Inference in dynamic error-in-variable-measurement problems

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Abstract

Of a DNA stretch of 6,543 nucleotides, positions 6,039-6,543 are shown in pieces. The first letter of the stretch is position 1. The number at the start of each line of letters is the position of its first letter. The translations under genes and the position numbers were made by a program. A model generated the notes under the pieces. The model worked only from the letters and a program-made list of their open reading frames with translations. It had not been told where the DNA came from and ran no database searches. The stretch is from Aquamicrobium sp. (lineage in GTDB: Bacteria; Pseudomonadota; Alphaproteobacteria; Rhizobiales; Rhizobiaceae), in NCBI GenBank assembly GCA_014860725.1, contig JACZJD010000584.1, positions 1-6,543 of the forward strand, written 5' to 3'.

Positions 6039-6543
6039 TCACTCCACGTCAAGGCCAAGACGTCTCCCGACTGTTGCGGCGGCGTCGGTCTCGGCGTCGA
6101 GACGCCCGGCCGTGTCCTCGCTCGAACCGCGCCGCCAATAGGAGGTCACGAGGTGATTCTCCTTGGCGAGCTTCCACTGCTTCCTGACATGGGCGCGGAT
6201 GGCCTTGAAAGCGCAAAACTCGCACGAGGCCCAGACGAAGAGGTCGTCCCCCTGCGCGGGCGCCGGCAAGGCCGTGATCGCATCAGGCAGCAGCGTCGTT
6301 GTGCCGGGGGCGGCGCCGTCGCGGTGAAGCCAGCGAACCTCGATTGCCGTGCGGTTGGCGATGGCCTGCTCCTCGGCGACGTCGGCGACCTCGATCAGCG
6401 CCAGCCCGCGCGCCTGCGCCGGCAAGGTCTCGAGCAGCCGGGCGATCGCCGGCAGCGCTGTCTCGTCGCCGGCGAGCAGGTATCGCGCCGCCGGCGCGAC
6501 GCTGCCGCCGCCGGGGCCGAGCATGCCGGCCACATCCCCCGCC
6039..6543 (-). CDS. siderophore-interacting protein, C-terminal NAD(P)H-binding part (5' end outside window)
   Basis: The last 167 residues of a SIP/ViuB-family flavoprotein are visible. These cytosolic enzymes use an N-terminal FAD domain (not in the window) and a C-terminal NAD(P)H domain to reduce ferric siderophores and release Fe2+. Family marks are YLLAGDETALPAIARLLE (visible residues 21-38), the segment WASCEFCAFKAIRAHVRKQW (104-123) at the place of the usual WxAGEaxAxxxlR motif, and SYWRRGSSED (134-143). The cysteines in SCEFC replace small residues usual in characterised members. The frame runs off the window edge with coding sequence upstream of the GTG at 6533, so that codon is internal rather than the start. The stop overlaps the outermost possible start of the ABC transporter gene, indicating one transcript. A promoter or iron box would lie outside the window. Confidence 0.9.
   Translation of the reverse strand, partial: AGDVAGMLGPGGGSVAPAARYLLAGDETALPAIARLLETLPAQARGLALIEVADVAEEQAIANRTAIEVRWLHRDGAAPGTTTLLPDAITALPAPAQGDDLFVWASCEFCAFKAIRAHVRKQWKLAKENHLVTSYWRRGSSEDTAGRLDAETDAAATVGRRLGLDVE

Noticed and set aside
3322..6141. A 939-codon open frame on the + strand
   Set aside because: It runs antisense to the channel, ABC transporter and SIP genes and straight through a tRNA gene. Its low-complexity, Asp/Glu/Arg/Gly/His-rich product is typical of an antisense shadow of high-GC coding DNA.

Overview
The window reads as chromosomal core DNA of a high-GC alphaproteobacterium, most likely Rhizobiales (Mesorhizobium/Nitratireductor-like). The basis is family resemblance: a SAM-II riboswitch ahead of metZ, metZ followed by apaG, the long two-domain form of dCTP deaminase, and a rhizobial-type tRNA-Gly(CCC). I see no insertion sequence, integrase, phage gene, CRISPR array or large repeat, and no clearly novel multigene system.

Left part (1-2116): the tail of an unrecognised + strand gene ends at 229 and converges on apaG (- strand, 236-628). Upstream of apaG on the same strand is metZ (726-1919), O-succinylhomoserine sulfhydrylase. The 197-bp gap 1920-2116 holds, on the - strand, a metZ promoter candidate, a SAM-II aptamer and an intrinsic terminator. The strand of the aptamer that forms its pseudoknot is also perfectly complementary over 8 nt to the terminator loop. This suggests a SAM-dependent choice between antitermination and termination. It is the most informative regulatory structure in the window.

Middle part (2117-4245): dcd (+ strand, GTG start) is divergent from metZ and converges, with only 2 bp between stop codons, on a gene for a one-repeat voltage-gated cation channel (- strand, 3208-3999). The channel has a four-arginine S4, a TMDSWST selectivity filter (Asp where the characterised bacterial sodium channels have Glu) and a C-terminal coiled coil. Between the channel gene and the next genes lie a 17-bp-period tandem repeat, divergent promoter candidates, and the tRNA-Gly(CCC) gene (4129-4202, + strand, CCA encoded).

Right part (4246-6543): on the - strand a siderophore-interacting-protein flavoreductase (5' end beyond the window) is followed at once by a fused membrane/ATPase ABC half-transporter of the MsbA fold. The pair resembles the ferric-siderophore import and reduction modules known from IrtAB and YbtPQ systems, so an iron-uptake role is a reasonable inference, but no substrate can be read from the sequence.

Efficient algorithms were developed for estimating model parameters from measured data, even in the presence of gross errors. In addition to point estimates of parameters, however, assessments of uncertainty are needed. Linear approximations provide standard errors, but they can be misleading when applied to models that are substantially nonlinear. To overcome this difficulty, profiling methods were developed for the case in which the regressor variables are error free. These methods provide accurate nonlinear confidence regions, but become expensive for a large number of parameters. These profiling methods are modified to error-in-variable-measurement models with many incidental parameters. Laplace's method is used to integrate out the incidental parameters associated with the measurement errors, and then profiling methods are applied to obtain approximate confidence contours for the parameters. This approach is computationally efficient, requires few function evaluations, and can be applied to large-scale problems. It is useful when certain measurement errors (such as input variables) are relatively small, but not so small that they can be ignored.

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